"Action speaks louder than words but not nearly as often." - Mark Twain
I've noted in several interviews earlier this year that as elections sweep through Europe, incumbent officials likely would have an uphill battle as contenders turn populist anger towards the Eurozone crisis into votes. Austerity does not get one elected the way growth initiatives (or at least the rhetoric of growth initiatives) do. President Nicolas Sarkozy is learning that fast as his political future remains a question mark given strong gains by Francois Hollande for the presidential seat. Mr. Hollande's campaign has been emphasizing the idea that France must lead Europe back onto a growth path and lessen austerity pressures.
Of course whether this happens or not is a huge question mark, but investors price assets on expectations. We know those expectations can be right or wrong. Having said that, the elections may result in money flowing back into France's equity markets at a faster pace than other European countries as clarity on the presidential election occurs. Take a look below at the price ratio of the iShares France ETF (EWQ) relative to the Vanguard Europe Pacific ETF (VEA). As a reminder, a rising price ratio means the numerator/EWQ is outperforming (up more/down less) the denominator/VEA.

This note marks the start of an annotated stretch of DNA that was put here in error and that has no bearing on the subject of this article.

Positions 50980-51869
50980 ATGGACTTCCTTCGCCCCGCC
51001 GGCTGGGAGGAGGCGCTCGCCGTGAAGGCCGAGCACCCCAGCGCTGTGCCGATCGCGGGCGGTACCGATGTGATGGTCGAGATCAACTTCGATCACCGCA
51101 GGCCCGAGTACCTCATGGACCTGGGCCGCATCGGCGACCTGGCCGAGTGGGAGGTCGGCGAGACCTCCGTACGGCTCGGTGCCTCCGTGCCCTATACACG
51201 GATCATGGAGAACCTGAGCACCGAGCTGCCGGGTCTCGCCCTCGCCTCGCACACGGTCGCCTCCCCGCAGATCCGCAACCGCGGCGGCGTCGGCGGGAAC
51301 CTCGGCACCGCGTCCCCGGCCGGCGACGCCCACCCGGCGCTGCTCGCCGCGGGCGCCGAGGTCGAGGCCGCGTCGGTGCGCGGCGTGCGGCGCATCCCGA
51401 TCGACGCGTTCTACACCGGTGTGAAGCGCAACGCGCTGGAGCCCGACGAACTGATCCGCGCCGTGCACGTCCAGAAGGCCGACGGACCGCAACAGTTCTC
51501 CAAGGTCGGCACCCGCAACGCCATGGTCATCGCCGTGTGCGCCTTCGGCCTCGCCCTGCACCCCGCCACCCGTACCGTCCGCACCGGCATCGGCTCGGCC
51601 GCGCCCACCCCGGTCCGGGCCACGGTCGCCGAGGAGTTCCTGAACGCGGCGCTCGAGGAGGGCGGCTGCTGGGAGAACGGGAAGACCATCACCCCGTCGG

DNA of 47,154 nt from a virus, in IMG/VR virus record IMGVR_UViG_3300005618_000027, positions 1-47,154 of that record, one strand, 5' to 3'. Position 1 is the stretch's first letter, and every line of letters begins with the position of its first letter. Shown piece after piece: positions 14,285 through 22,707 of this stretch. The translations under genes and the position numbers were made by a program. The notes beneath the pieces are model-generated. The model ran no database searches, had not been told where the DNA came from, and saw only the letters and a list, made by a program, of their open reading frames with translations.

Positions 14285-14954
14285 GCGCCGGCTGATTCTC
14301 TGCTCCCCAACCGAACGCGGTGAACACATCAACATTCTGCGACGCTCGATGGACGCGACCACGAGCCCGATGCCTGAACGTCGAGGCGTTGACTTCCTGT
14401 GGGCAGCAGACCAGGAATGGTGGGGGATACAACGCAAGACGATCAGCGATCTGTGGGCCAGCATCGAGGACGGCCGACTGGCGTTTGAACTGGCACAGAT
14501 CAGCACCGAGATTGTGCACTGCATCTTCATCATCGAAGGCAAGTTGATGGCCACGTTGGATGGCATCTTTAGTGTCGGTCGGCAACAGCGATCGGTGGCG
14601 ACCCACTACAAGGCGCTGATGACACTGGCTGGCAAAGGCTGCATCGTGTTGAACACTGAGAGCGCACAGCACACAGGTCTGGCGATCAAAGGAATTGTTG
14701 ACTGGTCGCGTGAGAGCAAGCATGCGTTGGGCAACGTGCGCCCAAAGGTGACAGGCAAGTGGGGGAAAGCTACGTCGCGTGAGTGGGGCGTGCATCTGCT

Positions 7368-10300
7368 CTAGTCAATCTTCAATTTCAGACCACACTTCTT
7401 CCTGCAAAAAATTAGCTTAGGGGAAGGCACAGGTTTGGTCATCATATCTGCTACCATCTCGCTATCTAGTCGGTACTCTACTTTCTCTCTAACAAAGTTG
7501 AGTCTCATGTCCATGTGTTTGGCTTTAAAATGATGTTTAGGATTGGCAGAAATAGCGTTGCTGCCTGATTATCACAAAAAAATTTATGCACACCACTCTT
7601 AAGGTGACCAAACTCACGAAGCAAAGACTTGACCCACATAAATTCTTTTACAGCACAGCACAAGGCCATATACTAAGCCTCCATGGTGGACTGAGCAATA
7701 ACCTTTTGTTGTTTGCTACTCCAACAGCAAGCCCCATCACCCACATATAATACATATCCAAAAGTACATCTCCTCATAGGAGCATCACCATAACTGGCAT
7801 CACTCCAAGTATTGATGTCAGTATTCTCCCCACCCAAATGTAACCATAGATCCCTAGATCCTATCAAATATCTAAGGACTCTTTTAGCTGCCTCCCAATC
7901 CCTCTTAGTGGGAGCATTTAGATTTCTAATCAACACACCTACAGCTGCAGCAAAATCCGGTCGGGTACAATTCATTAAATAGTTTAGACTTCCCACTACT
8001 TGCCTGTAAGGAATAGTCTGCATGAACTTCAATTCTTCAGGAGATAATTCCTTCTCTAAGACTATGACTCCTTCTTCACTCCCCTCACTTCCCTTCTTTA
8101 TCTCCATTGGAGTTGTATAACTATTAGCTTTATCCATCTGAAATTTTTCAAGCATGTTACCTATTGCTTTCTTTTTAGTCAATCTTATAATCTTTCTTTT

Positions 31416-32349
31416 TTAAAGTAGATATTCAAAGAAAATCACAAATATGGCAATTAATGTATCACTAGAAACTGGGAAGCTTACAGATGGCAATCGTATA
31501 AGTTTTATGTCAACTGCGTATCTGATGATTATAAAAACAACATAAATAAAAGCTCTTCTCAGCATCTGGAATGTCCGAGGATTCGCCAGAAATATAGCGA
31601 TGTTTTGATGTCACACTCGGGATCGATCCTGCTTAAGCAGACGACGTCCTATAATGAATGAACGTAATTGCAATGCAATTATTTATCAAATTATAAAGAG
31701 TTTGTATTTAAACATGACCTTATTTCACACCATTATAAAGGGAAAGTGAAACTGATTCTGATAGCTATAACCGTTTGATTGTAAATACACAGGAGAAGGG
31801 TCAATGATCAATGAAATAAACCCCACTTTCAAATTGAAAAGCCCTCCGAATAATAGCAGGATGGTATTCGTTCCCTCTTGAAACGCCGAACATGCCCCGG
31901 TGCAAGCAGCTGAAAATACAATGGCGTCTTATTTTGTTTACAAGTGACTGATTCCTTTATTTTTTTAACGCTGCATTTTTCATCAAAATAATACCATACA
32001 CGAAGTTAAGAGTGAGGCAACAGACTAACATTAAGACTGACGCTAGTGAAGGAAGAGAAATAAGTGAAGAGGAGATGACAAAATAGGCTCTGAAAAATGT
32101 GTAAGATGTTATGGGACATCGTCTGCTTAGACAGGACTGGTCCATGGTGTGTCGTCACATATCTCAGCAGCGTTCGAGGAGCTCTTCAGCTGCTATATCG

I've added a few trendlines to show how France has performed relative to an ETF that is primarily exposed to Europe. France did stage a decent comeback during the first quarter of 2012. However, as elections have taken place, there has been an utter collapse in the relative performance, with no end seemingly in sight. While it isn't worth trying to "catch a falling knife" given that the trend is still firmly lower, I suspect the ratio may be nearing a capitulation point as elections play out. France remains an important country to watch to see if the market will cheer a potential reversal of austerity measures, or if a broader breakdown in Europe is to come.
Additional disclosure: Pension Partners, LLC, and/or its clients may hold positions in securities mentioned in this article at time of writing.